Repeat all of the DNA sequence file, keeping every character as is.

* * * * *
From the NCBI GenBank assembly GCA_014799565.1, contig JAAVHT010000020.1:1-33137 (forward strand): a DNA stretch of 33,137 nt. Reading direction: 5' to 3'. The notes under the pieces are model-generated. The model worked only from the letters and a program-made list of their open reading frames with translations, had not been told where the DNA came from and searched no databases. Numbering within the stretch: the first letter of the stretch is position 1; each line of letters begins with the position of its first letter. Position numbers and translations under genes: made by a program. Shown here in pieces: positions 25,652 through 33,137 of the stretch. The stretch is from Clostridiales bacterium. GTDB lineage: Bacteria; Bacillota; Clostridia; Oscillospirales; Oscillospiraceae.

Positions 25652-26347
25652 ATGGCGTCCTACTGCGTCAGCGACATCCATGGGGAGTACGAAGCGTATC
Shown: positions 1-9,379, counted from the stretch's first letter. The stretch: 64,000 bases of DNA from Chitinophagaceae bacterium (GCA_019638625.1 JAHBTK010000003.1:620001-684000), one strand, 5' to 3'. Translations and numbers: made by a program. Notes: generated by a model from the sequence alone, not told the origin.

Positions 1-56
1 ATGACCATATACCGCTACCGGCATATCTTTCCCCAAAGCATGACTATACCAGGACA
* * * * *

From the NCBI GenBank assembly GCA_014799565.1, contig JAAVHT010000020.1:1-33137 (forward strand): a DNA stretch of 33,137 nt. Reading direction: 5' to 3'. The notes under the pieces are model-generated. The model worked only from the letters and a program-made list of their open reading frames with translations, had not been told where the DNA came from and searched no databases. Numbering within the stretch: the first letter of the stretch is position 1; each line of letters begins with the position of its first letter. Position numbers and translations under genes: made by a program. Shown here in pieces: positions 25,652 through 33,137 of the stretch. The stretch is from Clostridiales bacterium. GTDB lineage: Bacteria; Bacillota; Clostridia; Oscillospirales; Oscillospiraceae.

Positions 25652-26347
25652 ATGGCGTCCTACTGCGTCAGCGACATCCATGGGGAGTACGAAGCGTATC
Shown: positions 1-9,379, counted from the stretch's first letter. The stretch: 64,000 bases of DNA from Chitinophagaceae bacterium (GCA_019638625.1 JAHBTK010000003.1:620001-684000), one strand, 5' to 3'. Translations and numbers: made by a program. Notes: generated by a model from the sequence alone, not told the origin.

Positions 1-56
1 ATGACCATATACCGCTACCGGCATATCTTTCCCCAAAGCATGACTATACCAGGACA